"Lunch," Atobe repeated dryly, "And you are terrible company. My dog could entertain better than you."
Ryoma ignored him and continued, "You invite me over to your house to read. You invite me over for lunch. You offer fish when you clearly don't eat fish. You don't even like fish."
Atobe narrowed his eyes at him. Ryoma returned his gaze.
"I tolerate it," Atobe objected, but Ryoma cut him off.
"You said that you didn't any Japanese authors because some of them involved domesticity, and domesticity lead to food, and that food was fish and rice, and you preferred—"here he perfected the disdain Atobe had put into those very words, "—roast beef and pudding if it were to appear in literature and mealtimes, because what was the point in reading about food that created nausea?" Ryoma pointed to Atobe's nearly empty plate save for some rice, driving his point home.
There was a terse silence that made Ryoma almost regret what he said, but he was curious, and his determination to solve his curiosity outweighed any discomfort he felt at that moment.
"Well," Atobe said at last, "I didn't know you took all our conversations to heart."
Ryoma scowled at him. "I don't. But you insulted sushi."
"How wicked of me," Atobe said dryly. But he wouldn't say anything after that, and Ryoma phrased his question bluntly.
"Is this you pitying me?" he asked.
"What an eloquent way to phrase it."
Ryoma frowned at him. "I'm serious."
"So am I. Because, you would obviously say, I don't need pity, I am fine, you should leave me be." Atobe mimicked the sullen tone that Ryoma recognized too well, and his frown grew deeper.
"I don't talk like that."
"If you mean talking like a childish brat, then no, I beg to differ."
"You," Ryoma snapped, then stopped. His frown ceased. "Whatever. I'm just saying, you don't have to."
Atobe gave a long-suffering sigh, and reached for his water. "Of course I don't have to," he said irritably, "What do you think I do, go around the streets and pick up any random brat who's going through a trivial life crisis? Don't be daft."
Ryoma smirked and resumed cutting his fish again. "Good. I thought you were being nice there for a minute."
"Repulsive, really," Atobe said flatly, and Ryoma laughed. He didn't get his question answered in the end, not that it mattered.
The only sound he hears is the dead leaves cracking at his feet, and he involuntarily shivers. It's a small shiver, and he suppresses it as soon as his brain follows the cognitive nerve system, but Atobe observes all the same. The light illuminates his frown and slightly narrowed eyes.
"Don't make that face," Ryoma says, and straightens his shoulders.
"You should have brought a jacket," Atobe replies mildly, "Or, god knows, stop reading Agatha Christie."
"I have not been reading murder stories." It was a pain to grit out the same words that he had for the past—well, he wouldn't know the time now, would he? All he knows is that the woods covered the night sky and the stars, and he felt trapped and cocooned in a sinister bubble of life.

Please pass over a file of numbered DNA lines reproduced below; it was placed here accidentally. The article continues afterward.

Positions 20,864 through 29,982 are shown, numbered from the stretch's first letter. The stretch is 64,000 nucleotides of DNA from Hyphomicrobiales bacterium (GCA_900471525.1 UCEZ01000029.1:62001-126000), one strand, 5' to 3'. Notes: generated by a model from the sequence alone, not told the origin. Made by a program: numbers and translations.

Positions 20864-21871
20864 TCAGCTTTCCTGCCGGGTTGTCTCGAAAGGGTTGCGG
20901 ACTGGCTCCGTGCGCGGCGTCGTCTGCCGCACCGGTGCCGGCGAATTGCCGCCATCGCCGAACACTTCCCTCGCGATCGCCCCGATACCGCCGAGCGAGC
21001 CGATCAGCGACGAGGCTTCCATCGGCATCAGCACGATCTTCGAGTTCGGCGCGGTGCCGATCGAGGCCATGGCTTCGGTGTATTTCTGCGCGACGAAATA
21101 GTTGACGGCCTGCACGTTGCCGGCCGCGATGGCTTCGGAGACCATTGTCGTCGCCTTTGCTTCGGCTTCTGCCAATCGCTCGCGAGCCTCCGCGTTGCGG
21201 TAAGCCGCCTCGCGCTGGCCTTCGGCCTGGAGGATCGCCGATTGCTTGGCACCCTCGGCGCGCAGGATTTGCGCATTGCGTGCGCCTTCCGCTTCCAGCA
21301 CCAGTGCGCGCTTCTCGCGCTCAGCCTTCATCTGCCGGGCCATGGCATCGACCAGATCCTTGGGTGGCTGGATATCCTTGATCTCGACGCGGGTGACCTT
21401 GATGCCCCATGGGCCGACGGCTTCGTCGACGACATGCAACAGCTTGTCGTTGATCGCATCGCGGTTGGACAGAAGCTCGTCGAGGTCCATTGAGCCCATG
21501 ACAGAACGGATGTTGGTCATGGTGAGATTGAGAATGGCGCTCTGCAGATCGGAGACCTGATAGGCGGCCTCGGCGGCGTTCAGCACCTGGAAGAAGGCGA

"Then you're naturally hylophobic?"
When Ryoma scowls at him, Atobe amends, "Fear of forests."
"Great. Glad to know we could talk in human language," Ryoma mutters, "No. I'm fine. Completely. Just shut up and lead the way."
"You're shivering." Atobe holds up the light, closer to Ryoma's tight face. "And it's not just the light, your face is yellow."
When Ryoma shoots another glare at him, Atobe tsks. "Oh, please. I'm just stating the facts."
"Your facts are crap," Ryoma tells him, crossing his arms.
"My facts are brilliant," Atobe drawls, and holds out his hand once more. "Are you sure you don't need my assistance?"
"Your stupid teammates will never hear the end of it."
"So this is about preserving your honor and dignity." Atobe raises an eyebrow. "I must say, I didn't know you had it in you."
"It's not about my honor and dignity," Ryoma mocks, and rolls his eyes, "It about you trying to hold my hand. If you don't stop that, I'll start to think everyone was right about us. Or you."
"Horrifying, really." Atobe drops his hand but not his amusement. "Don't regret it when something moves and you start screaming."
"I do not—"
Just then, a gust of wind blew past them. The wind swished between the branches and made a howling sound as it twisted and weaved along the contours of the leaves and dead bark, and it wavered and hissed through the ground. The leaves scattered in its wake.
"Shit!" Ryoma curses again, and his instinct tells him to grab the nearest solid warmth that happens to be an irritating presence.
The wind passes, and he finds himself grasping tightly to an arm that was annoying as his owner the way it held deliberately still. Ryoma quickly disentangles his hand as the silence (and amusement) descends upon them once more.
"Well," Atobe says after a moment, "I didn't think that I could prove my point so quickly."
"I hate you," Ryoma says with much conviction.
"Very profound." Atobe sighs. His sigh mingles with the wind that lets out a small echo into the dark air. "As much as I would love to stay and observe our prodigy's descend into fear and chaos, I daresay we all need sleep. So." Without another bout of flowery explanation, he takes one of Ryoma hand and holds it firmly. Ryoma yelps and tries to wiggle out but the hand squeezes. "We will walk, we will not talk, and when we reach the cabin, I will let go." Atobe gives Ryoma a look that suggests a contradicting reply would be futile. Ryoma looks at him sullenly. "Answer?" Atobe prompts when Ryoma stays silent, his eyes bright, reflecting the yellow haze.
"And you will give your weird acrobatic player fifty laps," he challenges.